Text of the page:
A recent geopolitical literacy survey by National Geographic and the Council on Foreign Relations found that most young Americans don’t have a strong grasp on global concepts like the United Nations.
The foreword to the survey said, “The survey, whose complete findings appear in this report, revealed significant gaps between what young people understand about today’s world and what they need to know to successfully navigate and compete in it.”
Of the 1,203 people surveyed, only 29 percent passed with a 66 percent on the 75 questions asked and only 17 people—1 percent—scored a A with a 91 percent or higher.
Even among 18-to-26-year-olds, the average was just 55 percent correct, a failing grade in most grading scales.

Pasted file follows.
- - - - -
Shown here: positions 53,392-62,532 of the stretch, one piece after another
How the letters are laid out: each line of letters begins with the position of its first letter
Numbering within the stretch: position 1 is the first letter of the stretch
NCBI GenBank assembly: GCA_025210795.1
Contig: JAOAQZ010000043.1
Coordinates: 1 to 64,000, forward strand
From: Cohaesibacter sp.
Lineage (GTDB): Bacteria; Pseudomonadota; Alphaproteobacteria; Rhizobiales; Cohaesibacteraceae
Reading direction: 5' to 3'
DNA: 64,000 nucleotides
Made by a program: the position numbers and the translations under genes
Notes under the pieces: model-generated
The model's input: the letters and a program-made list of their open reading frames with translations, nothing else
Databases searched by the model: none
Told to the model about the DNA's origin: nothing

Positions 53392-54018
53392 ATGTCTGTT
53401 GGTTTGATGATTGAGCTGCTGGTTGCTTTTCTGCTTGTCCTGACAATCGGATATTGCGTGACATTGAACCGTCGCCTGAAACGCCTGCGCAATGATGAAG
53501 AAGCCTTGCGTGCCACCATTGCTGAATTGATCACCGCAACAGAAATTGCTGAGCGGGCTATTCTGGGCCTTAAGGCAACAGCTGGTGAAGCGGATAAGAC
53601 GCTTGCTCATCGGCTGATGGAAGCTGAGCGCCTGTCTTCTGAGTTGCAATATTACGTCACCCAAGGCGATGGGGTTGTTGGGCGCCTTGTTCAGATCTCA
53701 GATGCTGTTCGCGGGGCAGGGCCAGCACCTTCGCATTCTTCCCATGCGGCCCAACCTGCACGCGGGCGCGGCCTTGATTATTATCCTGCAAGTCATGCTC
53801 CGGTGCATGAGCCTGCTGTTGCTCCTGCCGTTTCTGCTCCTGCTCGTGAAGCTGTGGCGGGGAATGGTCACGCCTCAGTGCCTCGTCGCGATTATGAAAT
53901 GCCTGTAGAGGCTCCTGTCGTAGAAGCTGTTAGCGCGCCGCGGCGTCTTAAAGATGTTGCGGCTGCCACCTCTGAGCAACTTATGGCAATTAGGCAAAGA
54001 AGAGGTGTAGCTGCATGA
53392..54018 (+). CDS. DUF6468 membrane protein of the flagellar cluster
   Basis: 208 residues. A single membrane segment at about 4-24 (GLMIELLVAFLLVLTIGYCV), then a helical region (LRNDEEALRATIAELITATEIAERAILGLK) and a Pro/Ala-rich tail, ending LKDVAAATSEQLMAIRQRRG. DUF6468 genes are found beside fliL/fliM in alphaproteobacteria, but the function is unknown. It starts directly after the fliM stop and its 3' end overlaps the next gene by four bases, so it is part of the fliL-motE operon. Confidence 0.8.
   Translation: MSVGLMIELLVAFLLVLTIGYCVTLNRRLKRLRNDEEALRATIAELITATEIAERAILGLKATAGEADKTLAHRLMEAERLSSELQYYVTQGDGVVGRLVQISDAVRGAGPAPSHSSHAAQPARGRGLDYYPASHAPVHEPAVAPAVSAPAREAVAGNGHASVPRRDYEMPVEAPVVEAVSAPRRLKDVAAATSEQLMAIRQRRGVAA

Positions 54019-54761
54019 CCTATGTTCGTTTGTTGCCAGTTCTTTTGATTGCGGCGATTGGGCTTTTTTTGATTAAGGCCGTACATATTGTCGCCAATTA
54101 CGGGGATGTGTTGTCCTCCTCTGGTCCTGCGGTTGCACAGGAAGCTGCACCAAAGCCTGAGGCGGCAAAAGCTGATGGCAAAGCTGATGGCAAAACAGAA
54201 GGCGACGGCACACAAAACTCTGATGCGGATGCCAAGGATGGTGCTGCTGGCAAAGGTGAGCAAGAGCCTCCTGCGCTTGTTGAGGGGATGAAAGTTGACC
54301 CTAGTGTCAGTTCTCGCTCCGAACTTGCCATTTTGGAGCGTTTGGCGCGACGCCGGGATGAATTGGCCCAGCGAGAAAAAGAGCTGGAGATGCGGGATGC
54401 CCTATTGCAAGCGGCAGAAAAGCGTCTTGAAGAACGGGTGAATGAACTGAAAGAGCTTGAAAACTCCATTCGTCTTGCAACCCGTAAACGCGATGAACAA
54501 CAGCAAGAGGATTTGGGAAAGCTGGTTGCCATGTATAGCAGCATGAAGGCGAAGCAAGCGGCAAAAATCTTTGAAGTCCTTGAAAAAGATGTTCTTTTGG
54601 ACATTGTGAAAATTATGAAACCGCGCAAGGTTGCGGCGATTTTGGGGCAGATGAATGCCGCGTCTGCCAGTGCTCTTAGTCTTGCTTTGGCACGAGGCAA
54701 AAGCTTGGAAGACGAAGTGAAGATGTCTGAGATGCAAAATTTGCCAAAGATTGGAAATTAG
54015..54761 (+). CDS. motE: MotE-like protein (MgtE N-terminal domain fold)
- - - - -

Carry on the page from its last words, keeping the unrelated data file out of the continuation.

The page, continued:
“Even people who’ve been through college are still not gaining this sort of basic level of understanding about the world and how things are connected to each other,” said Kathleen Schwille, vice president of education at the National Geographic Society.
One of the worst-performing areas was economics and trade. The best-performing was in environmental issues: identifying the main causes of climate change and naming renewable resources.
Fortunately, the survey also found that the responders wanted to know more and said it was important to be informed on these topics.
Samples of the quiz are below: